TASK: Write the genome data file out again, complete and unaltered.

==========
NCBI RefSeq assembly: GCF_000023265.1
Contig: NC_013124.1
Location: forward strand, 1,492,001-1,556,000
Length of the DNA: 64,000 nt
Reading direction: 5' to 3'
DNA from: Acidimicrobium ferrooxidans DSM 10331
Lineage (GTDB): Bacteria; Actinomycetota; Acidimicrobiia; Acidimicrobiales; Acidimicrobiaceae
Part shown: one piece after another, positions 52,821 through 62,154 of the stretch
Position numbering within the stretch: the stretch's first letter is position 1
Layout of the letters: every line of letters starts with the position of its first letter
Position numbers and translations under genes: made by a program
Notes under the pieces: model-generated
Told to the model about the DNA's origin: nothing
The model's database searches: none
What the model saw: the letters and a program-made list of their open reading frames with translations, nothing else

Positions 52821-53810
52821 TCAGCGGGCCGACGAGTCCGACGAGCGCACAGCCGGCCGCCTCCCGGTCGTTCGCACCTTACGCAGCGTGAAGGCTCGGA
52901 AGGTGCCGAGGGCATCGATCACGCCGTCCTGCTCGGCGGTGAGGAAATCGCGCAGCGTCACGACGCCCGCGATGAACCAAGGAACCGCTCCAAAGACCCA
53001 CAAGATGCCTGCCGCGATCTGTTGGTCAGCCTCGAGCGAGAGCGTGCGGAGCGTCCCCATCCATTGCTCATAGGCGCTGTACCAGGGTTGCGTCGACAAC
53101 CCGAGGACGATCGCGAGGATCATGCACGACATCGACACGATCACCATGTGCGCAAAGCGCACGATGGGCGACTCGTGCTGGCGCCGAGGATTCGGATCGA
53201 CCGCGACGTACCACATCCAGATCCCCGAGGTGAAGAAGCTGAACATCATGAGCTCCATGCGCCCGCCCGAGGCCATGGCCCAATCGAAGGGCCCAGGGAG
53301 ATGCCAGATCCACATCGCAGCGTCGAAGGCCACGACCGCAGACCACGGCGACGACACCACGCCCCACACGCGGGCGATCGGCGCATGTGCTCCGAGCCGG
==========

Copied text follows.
NCBI RefSeq assembly: GCF_000023265.1
Contig: NC_013124.1
Location: forward strand, 1,492,001-1,556,000
Length of the DNA: 64,000 nt
Reading direction: 5' to 3'
DNA from: Acidimicrobium ferrooxidans DSM 10331
Lineage (GTDB): Bacteria; Actinomycetota; Acidimicrobiia; Acidimicrobiales; Acidimicrobiaceae
Part shown: one piece after another, positions 52,821 through 62,154 of the stretch
Position numbering within the stretch: the stretch's first letter is position 1
Layout of the letters: every line of letters starts with the position of its first letter
Position numbers and translations under genes: made by a program
Notes under the pieces: model-generated
Told to the model about the DNA's origin: nothing
The model's database searches: none
What the model saw: the letters and a program-made list of their open reading frames with translations, nothing else

Positions 52821-53810
52821 TCAGCGGGCCGACGAGTCCGACGAGCGCACAGCCGGCCGCCTCCCGGTCGTTCGCACCTTACGCAGCGTGAAGGCTCGGA
52901 AGGTGCCGAGGGCATCGATCACGCCGTCCTGCTCGGCGGTGAGGAAATCGCGCAGCGTCACGACGCCCGCGATGAACCAAGGAACCGCTCCAAAGACCCA
53001 CAAGATGCCTGCCGCGATCTGTTGGTCAGCCTCGAGCGAGAGCGTGCGGAGCGTCCCCATCCATTGCTCATAGGCGCTGTACCAGGGTTGCGTCGACAAC
53101 CCGAGGACGATCGCGAGGATCATGCACGACATCGACACGATCACCATGTGCGCAAAGCGCACGATGGGCGACTCGTGCTGGCGCCGAGGATTCGGATCGA
53201 CCGCGACGTACCACATCCAGATCCCCGAGGTGAAGAAGCTGAACATCATGAGCTCCATGCGCCCGCCCGAGGCCATGGCCCAATCGAAGGGCCCAGGGAG
53301 ATGCCAGATCCACATCGCAGCGTCGAAGGCCACGACCGCAGACCACGGCGACGACACCACGCCCCACACGCGGGCGATCGGCGCATGTGCTCCGAGCCGG